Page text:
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Fiftieth anniversary of Apollo 14 lunar landing

Apollo 14 as seen by LRO
Click for full image.

In honor of the fiftieth anniversary today of the landing of Apollo 14 on the Moon, the Lunar Reconnaissance Orbiter (LRO) science team has used images from the spacecraft to map out what the astronauts did on the surface, as shown in the reduced image to the right. The orange and teal lines indicate the routes followed during the two EVAs, with the pink triangles indicating stopping points along the way.

Unlike Apollo 11 and 12, which focused on engineering goals such as landing precisely on the Moon, Apollo 14 focused on addressing science goals. Antares (lunar module) landed in the Fra Mauro highlands, the original destination of the failed Apollo 13 mission, essentially taking on that mission’s objectives. This was the first crewed landing in the lunar highlands and not in the mare.

The Apollo 14 astronauts who landed on the Moon, Alan Shepard (Commander) and Edgar Mitchell (Lunar Module Pilot), completed two extra-vehicular activities (EVAs) while on the surface. They spent a total of 9 hours and 22 minutes setting up equipment, taking photographs, collecting samples, and exploring.

This was the last mission where the astronauts had to walk. The next three Apollo missions brought a rover with them, so that they could drive to their research sites.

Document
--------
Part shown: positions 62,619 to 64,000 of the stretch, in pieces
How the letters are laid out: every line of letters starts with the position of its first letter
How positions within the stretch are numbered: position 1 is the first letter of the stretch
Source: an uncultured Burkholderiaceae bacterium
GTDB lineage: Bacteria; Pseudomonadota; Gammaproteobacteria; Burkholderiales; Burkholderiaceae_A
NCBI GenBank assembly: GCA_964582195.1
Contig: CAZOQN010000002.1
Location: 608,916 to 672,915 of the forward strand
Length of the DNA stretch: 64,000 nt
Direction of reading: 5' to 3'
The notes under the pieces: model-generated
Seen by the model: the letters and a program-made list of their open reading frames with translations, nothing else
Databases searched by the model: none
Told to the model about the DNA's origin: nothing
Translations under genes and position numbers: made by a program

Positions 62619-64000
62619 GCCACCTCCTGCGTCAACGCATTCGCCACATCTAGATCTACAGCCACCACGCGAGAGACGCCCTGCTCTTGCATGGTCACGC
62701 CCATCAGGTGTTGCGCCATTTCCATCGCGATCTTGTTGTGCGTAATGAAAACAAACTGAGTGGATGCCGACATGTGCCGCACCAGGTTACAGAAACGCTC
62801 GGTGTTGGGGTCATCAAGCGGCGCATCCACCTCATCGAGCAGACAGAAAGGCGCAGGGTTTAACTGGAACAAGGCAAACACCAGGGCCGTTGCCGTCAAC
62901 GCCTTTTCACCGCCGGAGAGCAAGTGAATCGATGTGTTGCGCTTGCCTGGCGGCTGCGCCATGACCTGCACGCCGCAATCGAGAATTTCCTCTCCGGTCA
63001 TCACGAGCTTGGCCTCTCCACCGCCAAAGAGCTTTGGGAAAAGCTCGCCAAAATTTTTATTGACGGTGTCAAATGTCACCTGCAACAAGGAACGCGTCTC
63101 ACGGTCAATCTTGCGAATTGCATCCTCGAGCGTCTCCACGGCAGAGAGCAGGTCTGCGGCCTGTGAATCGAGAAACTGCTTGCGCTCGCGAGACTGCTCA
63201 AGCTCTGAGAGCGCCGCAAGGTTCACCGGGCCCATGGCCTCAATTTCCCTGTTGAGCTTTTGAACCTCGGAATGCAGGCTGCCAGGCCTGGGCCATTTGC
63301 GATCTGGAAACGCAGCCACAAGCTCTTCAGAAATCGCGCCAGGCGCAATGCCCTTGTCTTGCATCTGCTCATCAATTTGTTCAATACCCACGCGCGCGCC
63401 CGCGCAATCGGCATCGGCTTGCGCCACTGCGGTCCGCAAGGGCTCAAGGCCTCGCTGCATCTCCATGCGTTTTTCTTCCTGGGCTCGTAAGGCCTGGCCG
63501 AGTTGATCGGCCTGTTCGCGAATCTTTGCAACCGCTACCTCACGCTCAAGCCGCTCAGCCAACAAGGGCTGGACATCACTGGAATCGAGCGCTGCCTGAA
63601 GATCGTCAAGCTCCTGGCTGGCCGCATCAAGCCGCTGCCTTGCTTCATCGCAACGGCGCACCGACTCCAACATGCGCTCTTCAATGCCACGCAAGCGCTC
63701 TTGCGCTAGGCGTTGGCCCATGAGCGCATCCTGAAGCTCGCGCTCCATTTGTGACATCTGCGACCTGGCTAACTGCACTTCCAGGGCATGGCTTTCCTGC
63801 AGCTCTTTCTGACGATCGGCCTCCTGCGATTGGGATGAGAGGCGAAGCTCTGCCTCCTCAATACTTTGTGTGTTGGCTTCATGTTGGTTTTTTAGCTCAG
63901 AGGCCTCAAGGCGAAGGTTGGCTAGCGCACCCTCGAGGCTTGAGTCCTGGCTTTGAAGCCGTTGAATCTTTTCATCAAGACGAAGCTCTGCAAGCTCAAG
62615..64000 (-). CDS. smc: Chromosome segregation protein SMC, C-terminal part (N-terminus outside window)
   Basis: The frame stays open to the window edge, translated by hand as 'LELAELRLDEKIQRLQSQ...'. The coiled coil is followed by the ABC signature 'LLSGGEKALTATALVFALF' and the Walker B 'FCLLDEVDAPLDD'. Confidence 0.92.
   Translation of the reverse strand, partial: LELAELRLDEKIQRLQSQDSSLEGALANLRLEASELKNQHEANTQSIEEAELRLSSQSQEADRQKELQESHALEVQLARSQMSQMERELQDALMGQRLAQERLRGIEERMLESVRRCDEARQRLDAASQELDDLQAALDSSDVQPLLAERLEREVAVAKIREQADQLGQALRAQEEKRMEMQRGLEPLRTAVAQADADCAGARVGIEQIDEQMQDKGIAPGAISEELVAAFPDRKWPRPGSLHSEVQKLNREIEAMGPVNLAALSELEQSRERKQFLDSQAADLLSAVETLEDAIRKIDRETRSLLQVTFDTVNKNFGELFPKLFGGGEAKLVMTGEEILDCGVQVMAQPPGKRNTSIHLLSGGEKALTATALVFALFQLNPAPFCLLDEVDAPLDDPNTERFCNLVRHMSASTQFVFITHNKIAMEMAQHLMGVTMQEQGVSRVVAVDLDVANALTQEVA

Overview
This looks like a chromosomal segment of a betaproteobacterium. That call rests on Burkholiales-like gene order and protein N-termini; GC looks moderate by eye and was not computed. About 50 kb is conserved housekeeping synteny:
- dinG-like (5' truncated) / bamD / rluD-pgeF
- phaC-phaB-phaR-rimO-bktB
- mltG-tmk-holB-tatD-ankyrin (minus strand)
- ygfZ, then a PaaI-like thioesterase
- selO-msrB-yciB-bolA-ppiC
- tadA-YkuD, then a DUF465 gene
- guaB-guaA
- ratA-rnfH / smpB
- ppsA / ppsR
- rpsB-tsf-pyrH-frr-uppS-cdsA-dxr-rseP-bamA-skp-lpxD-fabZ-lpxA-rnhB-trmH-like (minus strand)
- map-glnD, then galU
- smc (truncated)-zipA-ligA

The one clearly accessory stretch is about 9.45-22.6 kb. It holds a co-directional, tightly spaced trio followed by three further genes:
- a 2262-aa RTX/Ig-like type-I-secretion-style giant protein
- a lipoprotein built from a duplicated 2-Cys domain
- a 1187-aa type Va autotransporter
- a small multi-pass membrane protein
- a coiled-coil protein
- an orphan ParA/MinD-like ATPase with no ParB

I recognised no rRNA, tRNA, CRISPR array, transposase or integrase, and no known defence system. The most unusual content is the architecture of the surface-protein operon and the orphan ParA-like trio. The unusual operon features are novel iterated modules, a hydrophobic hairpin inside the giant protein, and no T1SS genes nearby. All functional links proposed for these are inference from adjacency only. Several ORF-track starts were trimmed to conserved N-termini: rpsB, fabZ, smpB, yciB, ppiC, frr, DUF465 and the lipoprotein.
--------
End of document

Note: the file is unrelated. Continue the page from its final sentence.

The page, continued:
Pioneer cover

From the press release: From the moment he is handed a possibility of making the first alien contact, Saunders Maxwell decides he will do it, even if doing so takes him through hell and back.

Unfortunately, that is exactly where that journey takes him.

The vision that Zimmerman paints of vibrant human colonies on the Moon, Mars, the asteroids, and beyond, indomitably fighting the harsh lifeless environment of space to build new societies, captures perfectly the emerging space race we see today.

He also captures in Pioneer the heart of the human spirit, willing to push forward no matter the odds, no matter the cost. It is that spirit that will make the exploration of the heavens possible, forever, into the never-ending future.

Available everywhere for $3.99 (before discount) at amazon, Barnes & Noble, all ebook vendors, or direct from the ebook publisher, ebookit. And if you buy it from ebookit you don't support the big tech companies and I get a bigger cut much sooner.


  • LocalFluff

    Looks like a brave mission by today’s standards. Could they’ve walked back from the furthest rover excursion if it had broken down? Both moonwalkers were out there on the limb, so no half way meeting with more oxygen supplies or something. I think today they would’ve made a more circular excursion trip. After having paused the whole thing for years in order to redesign the mission after Apollo 13. I think Apollo 14 shows that it was about more than winning the race against Soviet, because it had already been won. This must’ve been about ideals. And this was Alan Shepard’s Moon walking!